17 Killed In Iran Protests Against Death of Woman

Thursday, September 22, 2022 | Tag Cloud Tags: , , ,

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By Stefan J. Bos, Chief International Correspondent

TEHRAN (Worthy News) – Seventeen people have been killed by Iranian security forces in after a young woman died while being detained by morality police for violating ’s strict Islamic dress code, authorities said Thursday.

Mahsa Amini, 22, had been picked up in Tehran, the capital, for her allegedly loose headscarf, or hijab, triggering daring displays of defiance despite beatings and possible arrest.

Hengaw Organization for , a Norwegian-registered group monitoring rights violations in Iran, said at least five people were fatally shot during protests following her death.

Most killings reportedly happened during demonstrations in Iran’s Kurdish region in recent days. Aminj was originally from Saqqez in Kurdistan province.

At least 75 others were injured in the violent protests in recent days, according to human rights monitors.

Several women even tore off their mandatory headscarves, demonstratively twirling them in the air. Videos online showed two women throwing their hijabs into a bonfire. Another woman was seen cutting off her hair in a show of protest.


Protestors, particularly the young, condemned what they saw as the Islamic Republic’s heavy-handed policing of dissent.

They also noted the morality police’s increasingly violent treatment of young women like Amini, who died Friday in a hospital in northern Tehran.

She had been arrested on Tuesday and reportedly was taken to a hospital shortly afterward. Amini suffered multiple blows to the head before she died, according to her family and investigators.

She was arrested in her brother’s car during a visit to see family members in the capital, several sources said.

Amini’s family says officers beat her in the police van after her arrest, citing eyewitnesses who support that claim. Her father said “she was beaten to death” in custody.

Police rejected the allegations, saying Amini died Friday after being taken to a hospital because she had a heart attack.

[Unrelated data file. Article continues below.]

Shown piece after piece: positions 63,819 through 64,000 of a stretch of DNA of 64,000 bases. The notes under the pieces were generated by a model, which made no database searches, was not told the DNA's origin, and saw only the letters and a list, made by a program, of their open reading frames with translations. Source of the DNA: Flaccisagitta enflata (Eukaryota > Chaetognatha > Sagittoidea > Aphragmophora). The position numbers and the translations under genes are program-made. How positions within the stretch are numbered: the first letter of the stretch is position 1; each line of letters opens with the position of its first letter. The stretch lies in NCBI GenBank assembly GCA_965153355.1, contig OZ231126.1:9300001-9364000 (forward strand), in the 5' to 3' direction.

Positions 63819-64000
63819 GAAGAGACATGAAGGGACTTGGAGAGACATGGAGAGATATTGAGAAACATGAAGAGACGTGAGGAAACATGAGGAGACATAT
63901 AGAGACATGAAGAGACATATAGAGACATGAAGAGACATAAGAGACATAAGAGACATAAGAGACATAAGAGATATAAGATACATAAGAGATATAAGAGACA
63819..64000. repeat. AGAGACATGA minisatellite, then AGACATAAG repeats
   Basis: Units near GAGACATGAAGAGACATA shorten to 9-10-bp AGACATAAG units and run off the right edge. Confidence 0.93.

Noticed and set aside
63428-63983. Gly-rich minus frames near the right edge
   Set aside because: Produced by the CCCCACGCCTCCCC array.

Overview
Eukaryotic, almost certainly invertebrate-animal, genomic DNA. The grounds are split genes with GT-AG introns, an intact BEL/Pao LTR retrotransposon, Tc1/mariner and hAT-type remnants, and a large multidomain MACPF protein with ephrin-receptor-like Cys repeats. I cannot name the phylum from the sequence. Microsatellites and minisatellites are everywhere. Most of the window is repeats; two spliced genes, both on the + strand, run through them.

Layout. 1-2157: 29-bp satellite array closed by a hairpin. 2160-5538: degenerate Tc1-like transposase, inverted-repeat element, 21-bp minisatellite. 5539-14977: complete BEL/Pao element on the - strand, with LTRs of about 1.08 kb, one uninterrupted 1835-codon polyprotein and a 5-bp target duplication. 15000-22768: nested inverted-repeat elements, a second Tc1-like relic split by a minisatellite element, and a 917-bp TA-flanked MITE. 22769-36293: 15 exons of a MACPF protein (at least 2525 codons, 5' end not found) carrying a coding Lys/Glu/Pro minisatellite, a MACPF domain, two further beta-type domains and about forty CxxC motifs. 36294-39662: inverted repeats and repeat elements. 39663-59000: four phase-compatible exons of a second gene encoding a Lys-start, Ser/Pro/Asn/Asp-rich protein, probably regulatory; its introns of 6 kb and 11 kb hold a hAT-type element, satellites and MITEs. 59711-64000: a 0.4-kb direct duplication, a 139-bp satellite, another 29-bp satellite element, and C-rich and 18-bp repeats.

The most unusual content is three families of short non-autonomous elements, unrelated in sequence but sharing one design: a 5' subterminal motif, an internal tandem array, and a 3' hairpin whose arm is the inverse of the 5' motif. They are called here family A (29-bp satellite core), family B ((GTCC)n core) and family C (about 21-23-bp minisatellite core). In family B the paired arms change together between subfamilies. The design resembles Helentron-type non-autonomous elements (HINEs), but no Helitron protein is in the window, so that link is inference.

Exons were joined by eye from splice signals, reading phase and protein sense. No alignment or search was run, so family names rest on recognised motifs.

That explanation did little to ease tensions. At some rallies, demonstrators clashed with police, and thick clouds of tear gas were seen rising for another day in Tehran.

Protesters were also chased and beaten with clubs by the motorcycle-riding Basij, witnesses said. The Basij volunteers in Iran’s paramilitary Revolutionary Guard violently suppressed previous protests, including over water rights and the country’s troubled economy.

Yet some demonstrators still chant “death to the dictator,” targeting both Supreme Leader Ayatollah Ali Khamenei and Iran’s theocracy. They rallied despite the threat of arrest, imprisonment, and even the possibility of a death sentence.

Amid ongoing protests, the Acting United Nations Commissioner for Human Rights Nada Al-Nashif has demanded an impartial probe into the death of Amini.

The White House also condemned the incident, calling on Iran to end what it calls “violence against women for exercising their fundamental freedoms.”

Senior officials already promised a full investigation, including President Ebrahim Raisi, who called Amini’s family on Sunday to assure them her death would be investigated. “Your daughter is like my own daughter, and I feel that this incident happened to one of my loved ones,” he was quoted as saying by several media.


The judiciary has already launched a probe, and a parliamentary committee is investigating the incident, Worthy News learned.

Wearing a hijab has been compulsory for women in Iran since the 1979 Islamic Revolution, with the hardline morality police in charge of enforcing that and other restrictions. Dozens of women removed their headscarves in protest in 2017.

With tensions rising, Tehran also attempts to force women outside Iran to wear a hijab, including in the United States. Iranian President Raisi canceled an interview with CNN’s journalist Christiane Amanpour of the United Nations General Assembly in New York after she refused to wear a headscarf.

Amanpour, who grew up in the Iranian capital Tehran and is a fluent Farsi speaker, said that she wears a head scarf while reporting in Iran to comply with the local laws and customs, “otherwise you couldn’t operate as a journalist.”

But she stressed that she would not cover her head for an interview with an Iranian official outside a country where it is not required, such as America. However, “I don’t think he wanted to be seen next to a woman who doesn’t wear a headscarf at this point,” added Amanpour, who is of British-Iranian descent.

She spoke as the death toll rises amid broader discontent over an economic crisis exacerbated by Western sanctions linked to Iran’s nuclear program.

With tensions rising, at least some fear a promised investigation into the latest death of a woman allegedly killed for not wearing a headscarf properly will yield no results.

A video posted by a user of the social networking site Twitter, Faezeh Afshan, showed her cutting her long locks off with a pair of scissors. “You see this?! A 22-year-old girl was killed by ‘Hijab Police’ because she wasn’t wearing her hijab properly! She wasn’t the first and won’t be the last!” she warned.

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